Unlike many fresh herbs, the stems of cilantro are tender enough to eat and can really add to a dish, say Chowhounds. “I used to only use the leaves,” says grayelf. “Then I discovered banh mi where cilantro is chucked in by the handful on the stem. Now I put the stems in whenever I think I can get away with it for the extra crunch and flavour.” The stems have lots of flavor; most people chop or mince them. “The crunch and punch is a really nice contrast,” says eight_inch_pestle.

Cilantro roots also have more intense flavor than the leaves, “which is why they are favored in bold Southeast Asian curry pastes and marinades,” says JungMann. Cilantro with roots attached can sometimes be found at farmers’ markets and at Southeast Asian markets. “Every time I get a bunch with roots I cut ’em off and freeze ’em till I have enough for a recipe,” says grayelf.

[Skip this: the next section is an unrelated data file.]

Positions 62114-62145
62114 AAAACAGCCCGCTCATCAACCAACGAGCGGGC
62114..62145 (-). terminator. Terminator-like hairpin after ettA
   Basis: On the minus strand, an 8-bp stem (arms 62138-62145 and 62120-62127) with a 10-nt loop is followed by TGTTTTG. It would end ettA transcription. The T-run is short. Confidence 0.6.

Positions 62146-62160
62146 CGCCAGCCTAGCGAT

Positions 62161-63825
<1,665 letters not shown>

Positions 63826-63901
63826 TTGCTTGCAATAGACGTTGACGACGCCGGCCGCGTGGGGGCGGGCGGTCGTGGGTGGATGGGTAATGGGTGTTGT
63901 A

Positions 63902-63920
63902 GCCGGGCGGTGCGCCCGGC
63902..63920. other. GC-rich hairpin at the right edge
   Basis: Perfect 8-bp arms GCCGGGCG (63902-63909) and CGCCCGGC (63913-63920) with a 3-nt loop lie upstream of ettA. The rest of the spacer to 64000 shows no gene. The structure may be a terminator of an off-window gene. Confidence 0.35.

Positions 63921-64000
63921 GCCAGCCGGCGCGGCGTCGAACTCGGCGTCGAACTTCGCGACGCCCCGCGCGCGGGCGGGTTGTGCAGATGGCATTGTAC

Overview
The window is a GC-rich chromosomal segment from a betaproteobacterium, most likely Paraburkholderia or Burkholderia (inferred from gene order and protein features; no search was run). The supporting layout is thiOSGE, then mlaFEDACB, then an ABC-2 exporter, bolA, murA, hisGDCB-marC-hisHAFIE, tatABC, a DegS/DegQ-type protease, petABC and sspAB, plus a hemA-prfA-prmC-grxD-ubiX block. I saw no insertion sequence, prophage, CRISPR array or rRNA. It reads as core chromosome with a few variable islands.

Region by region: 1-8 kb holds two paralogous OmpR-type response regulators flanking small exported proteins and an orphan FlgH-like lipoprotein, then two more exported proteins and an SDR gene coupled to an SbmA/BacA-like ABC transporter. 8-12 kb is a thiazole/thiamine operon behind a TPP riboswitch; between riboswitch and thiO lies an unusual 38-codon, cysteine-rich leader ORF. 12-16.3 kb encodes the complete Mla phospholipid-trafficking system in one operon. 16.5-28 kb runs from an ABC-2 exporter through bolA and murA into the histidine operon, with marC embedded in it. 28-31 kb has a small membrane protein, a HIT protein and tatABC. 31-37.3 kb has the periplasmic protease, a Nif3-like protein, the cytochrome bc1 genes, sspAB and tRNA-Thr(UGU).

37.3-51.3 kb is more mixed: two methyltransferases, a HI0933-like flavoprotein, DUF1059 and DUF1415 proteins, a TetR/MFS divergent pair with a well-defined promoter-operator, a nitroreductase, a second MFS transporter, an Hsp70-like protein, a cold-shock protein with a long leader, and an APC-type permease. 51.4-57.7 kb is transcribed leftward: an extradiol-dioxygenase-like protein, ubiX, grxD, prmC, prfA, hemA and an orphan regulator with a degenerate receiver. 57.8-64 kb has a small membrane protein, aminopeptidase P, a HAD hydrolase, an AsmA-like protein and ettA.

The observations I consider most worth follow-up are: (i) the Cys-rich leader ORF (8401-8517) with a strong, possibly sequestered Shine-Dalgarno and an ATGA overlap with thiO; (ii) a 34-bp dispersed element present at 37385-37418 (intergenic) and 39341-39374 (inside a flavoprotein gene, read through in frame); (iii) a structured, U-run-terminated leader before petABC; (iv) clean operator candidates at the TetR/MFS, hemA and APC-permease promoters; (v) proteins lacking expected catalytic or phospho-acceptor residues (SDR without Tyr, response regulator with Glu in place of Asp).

Discuss: Cilantro…to use the stems or not?

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